Monday, October 10, 2011

Enchiladas de Mole

Talking about food the other day with my friends Jenn, Genie and Claire I thought I should post my recipe for enchiladas de mole here so everyone can see it and hopefully make it. I must confess first that I cheat when making mole and use flask one...just like 99% of Mexicans who make mole :-P. Making mole from scratch is absolute insanity as it's made with over 17 ingredients that range from several types of peppers, tortillas, different kinds of nut and, of course, chocolate. Lets start with the cheating recipe:

First I boil chicken breasts in water with some cilantro, onion and chicken bouillon. Note, you only use part of the cilantro but don't let the rest go to waste, you can divide it up, put it in ziploc bags and freeze it, it will be perfect for another time you are doing chicken soup or more mole ;-). Once the chicken is thoroughly cooked take the breasts and shred them. Filter out the onion and the cilantro but keep the broth! You might want to wait for a while to shred the chicken if you are doing it by hand, it's hot!

You need 2 very key ingredients, first of all the Mole paste; I use Mole Doña Maria. It usually comes in a glass with an aluminum lid. The second one is Chocolate Abuelita (Ibarra is also good), not only the best chocolate for hot cocoa but absolutely necessary for a good mole. On a frying pan pour about a cup and a half of the chicken broth at medium heat. Add 1/2 tablet of chocolate Abuelita (I have never done it with cocoa and I don't think it will work because this particular chocolate adds thickness to the sauce on top of the awesome flavor). Add 2-3 spoons of the mole paste, the amount depends on how thick you want your sauce, for enchiladas is preferable that the sauce is thick so it stays on the tortillas better. Keep moving the broth with the ingredients on it until the past and the chocolate dissolve making the sauce. I usually cook with no salt or very little and in this case none as the past has enough for me but you might want to try if it's good for you.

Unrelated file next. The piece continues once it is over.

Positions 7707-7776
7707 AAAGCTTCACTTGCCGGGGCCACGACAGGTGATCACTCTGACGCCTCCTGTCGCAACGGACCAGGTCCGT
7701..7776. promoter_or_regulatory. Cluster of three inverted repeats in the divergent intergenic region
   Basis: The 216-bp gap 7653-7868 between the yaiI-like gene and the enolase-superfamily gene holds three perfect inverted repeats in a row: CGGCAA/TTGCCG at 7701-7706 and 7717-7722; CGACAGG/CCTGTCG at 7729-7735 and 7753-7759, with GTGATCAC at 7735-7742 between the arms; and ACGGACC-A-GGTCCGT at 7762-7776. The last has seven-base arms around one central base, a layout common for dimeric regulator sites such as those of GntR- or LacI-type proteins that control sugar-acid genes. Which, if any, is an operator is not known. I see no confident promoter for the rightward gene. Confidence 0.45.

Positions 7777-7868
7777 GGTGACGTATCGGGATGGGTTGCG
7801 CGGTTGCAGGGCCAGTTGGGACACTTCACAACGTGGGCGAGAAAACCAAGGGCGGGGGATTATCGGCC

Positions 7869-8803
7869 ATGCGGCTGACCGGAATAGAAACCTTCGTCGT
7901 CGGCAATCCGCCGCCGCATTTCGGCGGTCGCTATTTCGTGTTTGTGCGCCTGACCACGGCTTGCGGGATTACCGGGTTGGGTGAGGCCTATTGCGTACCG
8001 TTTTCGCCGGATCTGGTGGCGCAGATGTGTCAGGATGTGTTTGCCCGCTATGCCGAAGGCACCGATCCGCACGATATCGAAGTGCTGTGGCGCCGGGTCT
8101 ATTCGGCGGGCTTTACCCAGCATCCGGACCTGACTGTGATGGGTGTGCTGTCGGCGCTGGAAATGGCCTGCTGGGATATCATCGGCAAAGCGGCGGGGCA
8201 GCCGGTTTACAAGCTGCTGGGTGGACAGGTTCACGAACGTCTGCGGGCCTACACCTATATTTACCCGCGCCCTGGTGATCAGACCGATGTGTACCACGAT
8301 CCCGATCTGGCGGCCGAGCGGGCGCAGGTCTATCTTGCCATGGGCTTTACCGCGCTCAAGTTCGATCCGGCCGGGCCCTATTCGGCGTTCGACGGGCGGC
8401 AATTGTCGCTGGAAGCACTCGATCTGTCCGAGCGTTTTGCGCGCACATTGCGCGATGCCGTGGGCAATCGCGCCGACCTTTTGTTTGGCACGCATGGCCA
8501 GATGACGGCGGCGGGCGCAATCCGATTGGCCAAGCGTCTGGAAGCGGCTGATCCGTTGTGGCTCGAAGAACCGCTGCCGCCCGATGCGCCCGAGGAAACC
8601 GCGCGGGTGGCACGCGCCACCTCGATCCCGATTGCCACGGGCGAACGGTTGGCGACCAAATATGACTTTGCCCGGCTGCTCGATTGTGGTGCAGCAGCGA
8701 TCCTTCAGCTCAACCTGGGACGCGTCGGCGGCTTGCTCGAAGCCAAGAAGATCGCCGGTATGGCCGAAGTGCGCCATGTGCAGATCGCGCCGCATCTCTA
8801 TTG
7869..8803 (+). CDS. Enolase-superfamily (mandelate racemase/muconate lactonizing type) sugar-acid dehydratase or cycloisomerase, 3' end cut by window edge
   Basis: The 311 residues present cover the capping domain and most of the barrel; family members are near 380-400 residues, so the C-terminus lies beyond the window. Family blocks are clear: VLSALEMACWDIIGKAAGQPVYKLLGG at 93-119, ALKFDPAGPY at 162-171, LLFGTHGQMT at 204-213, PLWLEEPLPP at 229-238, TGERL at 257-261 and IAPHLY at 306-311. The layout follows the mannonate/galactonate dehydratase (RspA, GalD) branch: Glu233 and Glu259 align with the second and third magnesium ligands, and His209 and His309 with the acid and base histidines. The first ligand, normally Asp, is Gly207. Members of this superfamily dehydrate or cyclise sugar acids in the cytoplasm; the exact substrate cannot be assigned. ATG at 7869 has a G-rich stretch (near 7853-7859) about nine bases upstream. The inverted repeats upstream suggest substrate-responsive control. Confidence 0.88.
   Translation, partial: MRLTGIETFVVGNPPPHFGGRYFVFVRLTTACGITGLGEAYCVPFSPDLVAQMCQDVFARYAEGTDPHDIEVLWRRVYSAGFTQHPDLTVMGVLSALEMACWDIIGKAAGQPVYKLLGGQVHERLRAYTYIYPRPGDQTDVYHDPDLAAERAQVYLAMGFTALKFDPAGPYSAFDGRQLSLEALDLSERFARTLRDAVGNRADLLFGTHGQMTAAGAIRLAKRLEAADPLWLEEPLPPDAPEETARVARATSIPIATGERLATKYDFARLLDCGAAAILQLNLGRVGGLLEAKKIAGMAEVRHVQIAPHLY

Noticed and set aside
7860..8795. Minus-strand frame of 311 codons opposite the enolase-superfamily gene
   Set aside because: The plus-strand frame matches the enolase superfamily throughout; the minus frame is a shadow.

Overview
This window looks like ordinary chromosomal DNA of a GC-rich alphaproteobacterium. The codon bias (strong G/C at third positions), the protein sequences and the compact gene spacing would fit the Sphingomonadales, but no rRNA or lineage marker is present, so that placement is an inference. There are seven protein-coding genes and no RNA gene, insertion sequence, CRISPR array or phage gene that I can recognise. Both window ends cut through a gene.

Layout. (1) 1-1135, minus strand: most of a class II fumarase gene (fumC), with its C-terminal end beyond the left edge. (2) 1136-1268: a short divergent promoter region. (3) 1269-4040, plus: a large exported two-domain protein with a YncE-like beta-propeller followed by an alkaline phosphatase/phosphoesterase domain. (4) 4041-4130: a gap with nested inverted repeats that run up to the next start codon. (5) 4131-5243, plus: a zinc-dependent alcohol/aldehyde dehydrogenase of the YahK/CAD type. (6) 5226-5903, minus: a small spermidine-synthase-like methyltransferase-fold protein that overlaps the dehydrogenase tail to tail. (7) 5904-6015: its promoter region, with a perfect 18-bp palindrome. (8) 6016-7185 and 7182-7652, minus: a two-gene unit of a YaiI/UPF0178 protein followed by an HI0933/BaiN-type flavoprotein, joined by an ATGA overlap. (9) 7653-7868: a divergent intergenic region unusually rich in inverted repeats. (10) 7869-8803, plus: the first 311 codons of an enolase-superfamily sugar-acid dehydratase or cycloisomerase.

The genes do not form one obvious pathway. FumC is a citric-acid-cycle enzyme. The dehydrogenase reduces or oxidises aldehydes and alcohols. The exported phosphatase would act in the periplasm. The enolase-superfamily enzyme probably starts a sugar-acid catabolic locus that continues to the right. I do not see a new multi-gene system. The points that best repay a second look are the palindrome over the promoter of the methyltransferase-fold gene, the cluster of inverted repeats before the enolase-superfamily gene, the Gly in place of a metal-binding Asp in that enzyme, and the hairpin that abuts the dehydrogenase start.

Once the sauce has a good consistency leave it boiling at the lowest heat you can. In another frying pan add vegetable oil (olive oil would ruin the flavor) and heat it up to high heat. Take a corn tortilla (I do not approve of substitutions here) and "pass" it through the hot oil. Here it depends on how much you want to fry the tortilla, I like them just a tad crispy but don't let them become tostadas or you won't be able to roll them. Once the tortilla is slightly fried on both sides pass it through the mole sauce. I don't flip over the tortilla because that tends to make them rip. Instead I do one side and take a little bit of the sauce and put it on the inside part of the tortilla. Add some shredded chicken (don't forget to warm it up if it's already cold) to one end of the tortilla and roll it up. Add some cheese, in Mexico I would use queso fresco (a crumbly cheese) but here I use mozzarella, you can also add raw onions and sour cream (not a fan of the latter so I skip it). Repeat the process for however many enchiladas you want and listo!